The third answer is, ‘Yes, same-sex marriage does fundamentally change marriage, and it’s a problematic thing.’ In this view, the original and most enduring purpose of marriage is to provide a safe space to raise children and to protect the elderly and vulnerable. While some gay marriages do invite the birth and rearing of children, the inception of gay marriage as an institution highlights how the social imagination has increasingly detached marriage from children and children from marriage. This gradually diminishes the security of children and vulnerable people and reduces the coherence of marriage – making children and marriage more vulnerable without each other. These are serious concerns; but it’s hardly fair to blame them on gay marriage, which is intended to enhance social stability rather than jeopardise it. The truth is these far-reaching social trends are going on regardless of whether gay people marry or not.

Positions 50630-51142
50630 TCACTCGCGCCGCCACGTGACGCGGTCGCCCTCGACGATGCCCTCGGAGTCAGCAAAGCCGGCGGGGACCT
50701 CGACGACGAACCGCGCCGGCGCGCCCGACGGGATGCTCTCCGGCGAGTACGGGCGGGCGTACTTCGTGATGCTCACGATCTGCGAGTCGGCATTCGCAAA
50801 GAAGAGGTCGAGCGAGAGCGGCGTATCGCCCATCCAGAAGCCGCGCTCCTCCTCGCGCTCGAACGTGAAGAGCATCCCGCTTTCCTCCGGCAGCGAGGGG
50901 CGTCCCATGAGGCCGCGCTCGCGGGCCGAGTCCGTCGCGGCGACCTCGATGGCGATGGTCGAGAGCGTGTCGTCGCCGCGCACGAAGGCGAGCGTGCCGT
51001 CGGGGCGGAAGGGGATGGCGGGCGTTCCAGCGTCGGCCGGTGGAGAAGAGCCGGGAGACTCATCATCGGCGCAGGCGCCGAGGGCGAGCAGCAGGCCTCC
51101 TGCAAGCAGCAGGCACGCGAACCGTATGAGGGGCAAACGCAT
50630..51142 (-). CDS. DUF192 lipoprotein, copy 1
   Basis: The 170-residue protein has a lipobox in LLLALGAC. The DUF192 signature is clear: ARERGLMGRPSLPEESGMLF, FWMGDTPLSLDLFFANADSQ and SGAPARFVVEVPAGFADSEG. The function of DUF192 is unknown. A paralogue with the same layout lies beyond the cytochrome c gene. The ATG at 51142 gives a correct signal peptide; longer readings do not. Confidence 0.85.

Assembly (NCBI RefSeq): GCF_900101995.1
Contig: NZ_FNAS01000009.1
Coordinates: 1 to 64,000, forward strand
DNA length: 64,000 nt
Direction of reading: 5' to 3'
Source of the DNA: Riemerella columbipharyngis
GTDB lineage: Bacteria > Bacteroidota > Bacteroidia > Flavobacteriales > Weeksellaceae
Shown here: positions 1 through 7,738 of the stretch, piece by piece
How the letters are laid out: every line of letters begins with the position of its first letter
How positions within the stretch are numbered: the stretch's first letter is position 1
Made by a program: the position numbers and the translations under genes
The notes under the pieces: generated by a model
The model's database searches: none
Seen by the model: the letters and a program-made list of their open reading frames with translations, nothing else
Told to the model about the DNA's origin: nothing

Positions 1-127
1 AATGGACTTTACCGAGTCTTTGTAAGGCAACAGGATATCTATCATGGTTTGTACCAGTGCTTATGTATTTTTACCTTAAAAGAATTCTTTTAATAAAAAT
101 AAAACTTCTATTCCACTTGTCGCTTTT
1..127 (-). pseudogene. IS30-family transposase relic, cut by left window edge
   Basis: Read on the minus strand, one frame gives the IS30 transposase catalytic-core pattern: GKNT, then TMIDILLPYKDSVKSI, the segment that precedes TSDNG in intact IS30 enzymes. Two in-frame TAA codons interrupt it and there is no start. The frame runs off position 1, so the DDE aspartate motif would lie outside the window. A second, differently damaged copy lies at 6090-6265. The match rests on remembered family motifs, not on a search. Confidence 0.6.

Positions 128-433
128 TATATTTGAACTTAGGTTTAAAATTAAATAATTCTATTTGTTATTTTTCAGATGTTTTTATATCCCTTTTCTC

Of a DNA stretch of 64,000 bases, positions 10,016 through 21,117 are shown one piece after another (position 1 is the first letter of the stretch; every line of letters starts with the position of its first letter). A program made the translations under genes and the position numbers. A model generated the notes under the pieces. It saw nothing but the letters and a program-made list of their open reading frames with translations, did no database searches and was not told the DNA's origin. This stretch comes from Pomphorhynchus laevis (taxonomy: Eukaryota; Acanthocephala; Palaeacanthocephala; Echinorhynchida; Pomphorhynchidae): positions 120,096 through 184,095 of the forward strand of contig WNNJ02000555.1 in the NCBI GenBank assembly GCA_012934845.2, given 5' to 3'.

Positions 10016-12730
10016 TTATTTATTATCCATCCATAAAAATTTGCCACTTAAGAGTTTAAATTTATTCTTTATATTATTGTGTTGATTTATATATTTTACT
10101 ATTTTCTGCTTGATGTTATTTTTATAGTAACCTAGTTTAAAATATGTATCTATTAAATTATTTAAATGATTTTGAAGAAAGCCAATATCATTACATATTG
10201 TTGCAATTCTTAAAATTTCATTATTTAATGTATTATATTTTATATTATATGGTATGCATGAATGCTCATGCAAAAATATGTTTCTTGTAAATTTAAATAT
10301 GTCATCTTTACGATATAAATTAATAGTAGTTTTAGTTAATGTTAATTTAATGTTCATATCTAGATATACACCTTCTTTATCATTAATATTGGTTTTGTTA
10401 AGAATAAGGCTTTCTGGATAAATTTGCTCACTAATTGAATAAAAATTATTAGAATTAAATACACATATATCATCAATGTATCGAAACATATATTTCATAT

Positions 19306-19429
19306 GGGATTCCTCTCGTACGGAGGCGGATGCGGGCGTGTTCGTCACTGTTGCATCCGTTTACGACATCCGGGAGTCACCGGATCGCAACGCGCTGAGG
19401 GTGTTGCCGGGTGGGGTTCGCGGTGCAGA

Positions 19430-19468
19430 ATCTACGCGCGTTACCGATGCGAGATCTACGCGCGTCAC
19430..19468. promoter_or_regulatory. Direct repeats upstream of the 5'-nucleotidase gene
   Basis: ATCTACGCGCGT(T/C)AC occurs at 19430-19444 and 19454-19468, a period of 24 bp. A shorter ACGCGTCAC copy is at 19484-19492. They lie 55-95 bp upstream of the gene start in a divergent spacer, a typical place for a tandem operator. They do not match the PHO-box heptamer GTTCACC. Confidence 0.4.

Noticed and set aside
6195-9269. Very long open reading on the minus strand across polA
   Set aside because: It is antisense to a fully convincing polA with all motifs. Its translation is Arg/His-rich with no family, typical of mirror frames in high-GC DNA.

Scrutinising gay marriage triggers investigation of marriage itself. It turns out that marriage isn’t a straightforward thing made complex by same-sex marriage; marriage is plenty complex already. The wedding service names three purposes of marriage: the delight and tenderness of sexual union, the strength and comfort of companionship, and the birth and nurture of children. In the middle ages if you wanted such precious things, especially the sex and the children, you had to get married. In modern western societies all three purposes are freely available without marriage. Marriage is no longer a necessity for sex, companionship, or children; neither is it the only route to financial security, social acceptability, or personal dignity.
Lest marriage become obsolete, we’ve rescued its ideal by creating the wedding. A wedding promises eternal, unshakeable love with a uniquely suitable partner and a happy-ever-after destiny written in the stars. But sooner or later most people discover what a friend of mine puts like this: it’s not about marrying the one you love – it’s about learning to love the one to whom you’re married. Is the sometimes-frenzied debate over same-sex marriage actually an ironic distraction from something more far-reaching: the terminal decline of marriage as we know it? The truth is, none of us know.